One of the most important things to consider is that making a bad investment or two is, or at least should not be, the end of the world. Making dozens of bad investments is not only bad, it is a sure sign of incompetence and it should be taken as a serious warning that you are not cut out to be a day trader. It could be the speed at which trades are made that is tripping you up, or it might be the many regulations that keep catching you flatfooted. No matter what the exact issue is, incompetence can cost you more than just money (although that is serious enough); it can cost you the confidence of your peers and colleagues and put you at serious risk for trade violations. In the general scheme of things, dealing with the SEC is not a goal to aspire to.

The saying that ignorance is bliss, does not apply here. Stating that you did not know the regulations will not let you off the hook. You cannot invest $25,000 in a day trader account, begin making trades and then expect to use the “I did know that.” as a defense for any violations. It is your responsibility to know and understand each and every day trader regulation before making the first trade. If you do not, it is imperative that you educate yourself thoroughly. And, because these rules and regulations can change keep abreast of any developments involving them. Learning the rules and then not paying attention from then on makes about as much sense as not learning them in the first place.

Finally, remember that the day trader rules apply industry wide, not just for one firm or another, or in only one market. Despite what impression you are given by some other traders, the rules do apply. Do not allow yourself to become lazy- keep up with your education as well as the monitoring that will make you a profitable trader.

Stay tuned for Part 3 tomorrow…

Written by Lifestyle Review Editor - Creative Lifestyle Products

The Rising Popularity of Day Trading: How to be a Financial Cowboy

The chaotic image of the stock market is a popular one in movies, television and even on cartoons. Close your eyes and you can probably picture the scene really well: the clanging bells, the urgent shouts of buy, buy, buy or sell, sell, sell, and people milling around on the crowded floor, waving sheets of paper and motioning to people on the level above them. Monitors flash information and every new bit of data sends the crowd into a new flurry of frenzied motion. A bell rings and everybody files out, trading is now done for the day, but they will all be trudging back in to do the same thing the next day.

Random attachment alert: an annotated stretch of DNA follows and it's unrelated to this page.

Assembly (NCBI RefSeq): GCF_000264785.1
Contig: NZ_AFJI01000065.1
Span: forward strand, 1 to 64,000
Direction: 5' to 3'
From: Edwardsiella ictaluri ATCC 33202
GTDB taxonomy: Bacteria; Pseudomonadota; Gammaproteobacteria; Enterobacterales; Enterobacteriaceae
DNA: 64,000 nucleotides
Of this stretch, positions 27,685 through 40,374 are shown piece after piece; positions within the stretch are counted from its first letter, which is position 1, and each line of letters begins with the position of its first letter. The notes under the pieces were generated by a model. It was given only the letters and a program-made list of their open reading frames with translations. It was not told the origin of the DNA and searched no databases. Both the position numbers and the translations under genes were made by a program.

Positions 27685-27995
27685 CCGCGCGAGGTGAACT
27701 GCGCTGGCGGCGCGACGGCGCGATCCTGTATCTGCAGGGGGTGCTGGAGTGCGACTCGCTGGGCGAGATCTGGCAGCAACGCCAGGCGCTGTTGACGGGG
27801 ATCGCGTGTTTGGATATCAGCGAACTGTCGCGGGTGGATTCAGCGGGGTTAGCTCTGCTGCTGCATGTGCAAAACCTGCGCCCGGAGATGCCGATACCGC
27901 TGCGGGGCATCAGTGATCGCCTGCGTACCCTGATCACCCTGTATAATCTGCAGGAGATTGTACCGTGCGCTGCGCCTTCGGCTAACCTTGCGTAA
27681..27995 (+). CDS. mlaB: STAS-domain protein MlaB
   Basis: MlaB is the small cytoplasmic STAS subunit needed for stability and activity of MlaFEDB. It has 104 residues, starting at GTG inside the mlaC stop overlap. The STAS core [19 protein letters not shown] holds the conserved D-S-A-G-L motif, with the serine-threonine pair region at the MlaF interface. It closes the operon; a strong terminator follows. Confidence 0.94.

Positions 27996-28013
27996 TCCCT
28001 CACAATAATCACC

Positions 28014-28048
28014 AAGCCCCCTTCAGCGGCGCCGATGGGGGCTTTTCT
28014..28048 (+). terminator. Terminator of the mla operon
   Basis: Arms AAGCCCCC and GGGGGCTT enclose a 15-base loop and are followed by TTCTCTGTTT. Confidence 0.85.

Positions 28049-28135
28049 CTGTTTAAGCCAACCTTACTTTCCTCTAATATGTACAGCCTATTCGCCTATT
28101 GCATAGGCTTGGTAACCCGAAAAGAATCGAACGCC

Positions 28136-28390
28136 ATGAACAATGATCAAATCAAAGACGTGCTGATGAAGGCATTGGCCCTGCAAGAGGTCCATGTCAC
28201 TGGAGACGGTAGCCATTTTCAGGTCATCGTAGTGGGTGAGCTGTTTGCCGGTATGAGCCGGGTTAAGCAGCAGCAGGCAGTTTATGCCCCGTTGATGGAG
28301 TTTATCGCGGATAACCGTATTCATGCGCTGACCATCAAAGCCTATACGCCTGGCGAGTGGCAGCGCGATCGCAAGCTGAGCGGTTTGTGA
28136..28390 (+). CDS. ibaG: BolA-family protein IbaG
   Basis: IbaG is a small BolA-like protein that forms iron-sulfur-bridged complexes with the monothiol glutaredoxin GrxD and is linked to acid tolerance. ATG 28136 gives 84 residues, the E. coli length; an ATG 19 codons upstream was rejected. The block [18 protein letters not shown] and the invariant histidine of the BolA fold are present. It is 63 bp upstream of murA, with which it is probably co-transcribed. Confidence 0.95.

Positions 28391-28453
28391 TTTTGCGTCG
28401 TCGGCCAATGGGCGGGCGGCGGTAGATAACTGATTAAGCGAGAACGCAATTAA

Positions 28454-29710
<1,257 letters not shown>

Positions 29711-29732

Those days are changing now, thanks largely to the advent of the Internet and the popularity of computers in general. Many markets have moved all of their action to the computer screen, so now you can trade from the comfort of your own home, simply click a button you are a trader. But, is it really as simple as all that? Does it really pay to trade a few stocks here and there, or does it take a huge portfolio to show any glimpse at all of profit?

Day trading has become more and more popular in recent years, with some day traders going from trading in their spare time to augment their regular pay to becoming full time traders who may even advise others in the fine art of day trading. But what exactly does a day trader do, and what denotes day trading? Are there more risks involved in this activity or is it the same as any investment venture? Do day traders face the same hurdles that other traders do, or do they have even more to consider? In the end, does day trading make enough profit to be worth the risk, or is it just a fruitless venture, claiming the financial lives of countless victims?

Computers and the Rise of the Day Traders

Day trading is the same basic concept as any other type of trading with one major difference: day traders rarely hold a position with a stock overnight. Stocks are bought and sold in the matter of hours- hopefully for the trader with quick profits. Because of the very speed that these transactions are made, day traders risk more than more traditional traders do, and the stocks that they deal in tend to be more volatile and far more unpredictable. Within the world of day trading, there are several sub-types and each has its own advantages and disadvantages and should be investigated thoroughly.